This blogpost was previously published on The Sociological Review website, launching their February 2021 theme 'Migration'.
Three weeks into 2021 and the end of the Brexit transition period, and not a day has passed where the borders haven’t made their presence felt in the newscycle. The coincidence of COVID and Brexit has produced a perfect storm, as public health concerns and necessary containment measures have become entangled with the emerging post-Brexit geopolitics, and often weaponised to score political points.
Closing the borders
A few days before Christmas 2020, the so-called ‘British’ variant of COVID-19 took the world by storm. Donald Trump’s ‘Chinese virus’ gained a new passport. Once again, the virus is nationalised and with it the ‘national’ scale is reaffirmed as the one where both the problem and its solutions were to be sought and found. Indeed, around the world the response to the pandemic has been largely framed in the terms of a ‘national effort’, particularly among the most affluent ones. However, this doesn’t go uncontested. So, while the World Health Organisation (WHO) has pushed for a more ‘global’ and connected response, within states, local and regional governments have used the opportunities provided by the pandemic to wrest more power, independence or political capital (see for example, Italy and Germany as cases of tensions between regional and national authorities). In the UK context, Nicola Sturgeon has used the UK government’s poor response to the pandemic to successfully rally pro-independence sentiments.
At the same time, the race was on to reach a post-Brexit trade deal between the UK and EU. Recast in international media as ‘plague island’ in consequence of the rapid spread through the population of the new variant, the UK found itself prematurely cut off from Europe. As France shut its borders to Britain, queues of stationary lorries snaked their way up the M20 as all Europe-bound traffic was turned away from the Channel Tunnel and Ferry terminals. Kent was remade as a lorry park as thousands of drivers were forced to spend Christmas awaiting the rapid COVID testing required before France would allow them to cross the borders.
Making ‘Global Britain’ through the pandemic
The events of the last month have brought the previously invisible border between the UK and the EU sharply into view for EU and British citizens alike. It materialised in front of our eyes, seemingly conjured up by the uncontrollable forces of the pandemic. But despite the impermeability of the borders deemed necessary in these times, it is important to remember that there is nothing natural or intrinsic about these—or, indeed, any other—borders. They are brought into being, actively (re)constructed. This is a process which continuously reproduces the boundaries of the imagined community who fall within their embrace. In other words, borders make particular publics while excluding others. Indeed, in the context of the pandemic, the borders and the boundaries have sharpened. Public health measures rest upon often unquestioned understandings about whose interests should be at the heart of government action. In this way, it becomes clear that they are caught up in and reinvigorate longer-standing political projects of belonging, governments adopting classificatory logics that distinguish between the ‘deserving’ and ‘undeserving’, the citizen and migrant, to determine who should have priority in their COVID response. This can be seen, for example, in the exclusion of Palestinians in Occupied Territories from Israel’s COVID vaccination campaign.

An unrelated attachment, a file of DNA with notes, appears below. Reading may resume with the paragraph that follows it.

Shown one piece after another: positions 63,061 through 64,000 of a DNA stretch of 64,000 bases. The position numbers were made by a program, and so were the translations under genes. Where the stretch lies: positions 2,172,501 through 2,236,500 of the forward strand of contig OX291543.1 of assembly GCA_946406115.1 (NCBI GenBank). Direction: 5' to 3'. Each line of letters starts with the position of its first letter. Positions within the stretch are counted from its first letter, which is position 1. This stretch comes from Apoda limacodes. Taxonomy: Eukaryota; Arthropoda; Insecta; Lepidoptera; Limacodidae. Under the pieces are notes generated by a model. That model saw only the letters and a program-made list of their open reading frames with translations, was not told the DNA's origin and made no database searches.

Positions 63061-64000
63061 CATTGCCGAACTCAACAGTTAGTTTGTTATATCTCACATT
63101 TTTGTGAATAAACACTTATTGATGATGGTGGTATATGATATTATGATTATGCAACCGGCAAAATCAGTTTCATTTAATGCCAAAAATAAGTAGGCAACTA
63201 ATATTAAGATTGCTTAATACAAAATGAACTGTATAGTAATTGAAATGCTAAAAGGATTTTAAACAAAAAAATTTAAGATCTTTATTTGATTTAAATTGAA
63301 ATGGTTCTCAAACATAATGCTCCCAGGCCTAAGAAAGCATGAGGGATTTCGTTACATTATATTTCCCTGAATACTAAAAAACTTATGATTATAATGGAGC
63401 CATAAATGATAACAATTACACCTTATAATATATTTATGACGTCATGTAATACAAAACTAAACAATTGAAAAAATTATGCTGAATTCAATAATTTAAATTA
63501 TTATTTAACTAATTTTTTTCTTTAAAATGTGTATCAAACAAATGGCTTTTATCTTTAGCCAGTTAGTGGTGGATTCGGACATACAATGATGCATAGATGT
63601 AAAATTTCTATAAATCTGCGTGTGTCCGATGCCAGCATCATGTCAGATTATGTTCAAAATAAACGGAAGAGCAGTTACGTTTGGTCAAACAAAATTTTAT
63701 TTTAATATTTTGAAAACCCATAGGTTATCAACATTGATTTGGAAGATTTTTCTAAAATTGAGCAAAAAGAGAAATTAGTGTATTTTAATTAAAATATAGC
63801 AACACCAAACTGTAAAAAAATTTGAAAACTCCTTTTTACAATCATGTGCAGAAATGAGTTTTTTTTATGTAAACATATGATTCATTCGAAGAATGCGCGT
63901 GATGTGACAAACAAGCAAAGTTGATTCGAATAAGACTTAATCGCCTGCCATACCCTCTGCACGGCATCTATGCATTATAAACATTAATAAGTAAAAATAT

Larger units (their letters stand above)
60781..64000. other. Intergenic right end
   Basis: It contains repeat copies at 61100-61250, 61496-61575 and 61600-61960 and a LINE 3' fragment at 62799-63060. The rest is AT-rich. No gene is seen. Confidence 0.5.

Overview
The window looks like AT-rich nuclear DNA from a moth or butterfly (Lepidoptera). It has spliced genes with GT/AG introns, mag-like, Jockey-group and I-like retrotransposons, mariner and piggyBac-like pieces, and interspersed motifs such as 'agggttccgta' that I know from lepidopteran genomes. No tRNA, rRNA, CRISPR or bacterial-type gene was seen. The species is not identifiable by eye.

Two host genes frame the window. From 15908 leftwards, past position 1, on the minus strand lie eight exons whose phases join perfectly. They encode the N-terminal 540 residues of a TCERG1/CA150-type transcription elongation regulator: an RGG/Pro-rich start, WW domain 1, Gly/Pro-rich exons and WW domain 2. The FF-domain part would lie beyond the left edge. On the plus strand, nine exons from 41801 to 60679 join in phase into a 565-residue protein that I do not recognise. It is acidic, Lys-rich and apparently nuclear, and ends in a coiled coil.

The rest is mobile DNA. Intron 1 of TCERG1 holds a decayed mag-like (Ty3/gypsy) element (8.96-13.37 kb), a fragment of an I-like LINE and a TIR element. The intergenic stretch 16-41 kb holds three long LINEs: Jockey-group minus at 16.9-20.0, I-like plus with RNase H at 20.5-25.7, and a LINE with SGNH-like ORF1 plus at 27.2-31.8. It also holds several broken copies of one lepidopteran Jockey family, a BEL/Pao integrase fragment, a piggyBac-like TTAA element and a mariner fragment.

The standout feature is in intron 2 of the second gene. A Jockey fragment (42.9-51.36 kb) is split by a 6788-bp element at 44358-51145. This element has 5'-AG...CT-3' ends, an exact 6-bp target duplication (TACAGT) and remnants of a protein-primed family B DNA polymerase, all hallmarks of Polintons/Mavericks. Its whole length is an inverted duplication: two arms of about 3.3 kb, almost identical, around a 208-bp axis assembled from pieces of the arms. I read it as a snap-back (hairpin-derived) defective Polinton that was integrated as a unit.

As such, it is necessary to relocate the UK’s pandemic response within the ongoing context of its changing position in the world in consequence of Brexit, and in particular its changing relationship with the EU. With Brexit pending, the UK rushed to approve the Pfizer/Biontech vaccine before its EU partners, secured supply of the vaccine and rolled out its nationwide vaccination programme in advance of the EU member states. The message here is clear. The coordinated EU-level response to the authorisation, procurement and distribution of the vaccination within EU has slowed this process within in its member states. In contrast, ‘Global Britain’ newly independent from the EU and throwing off its bureaucracy, has been able to fast-track this process, at least in the arena of vaccination seeming to tackle the pandemic head on. Never mind that the urgent approval of vaccines by individual EU member states was also possible within the EU framework. This is not news that makes the British headlines.
Rebordering Britain through Brexit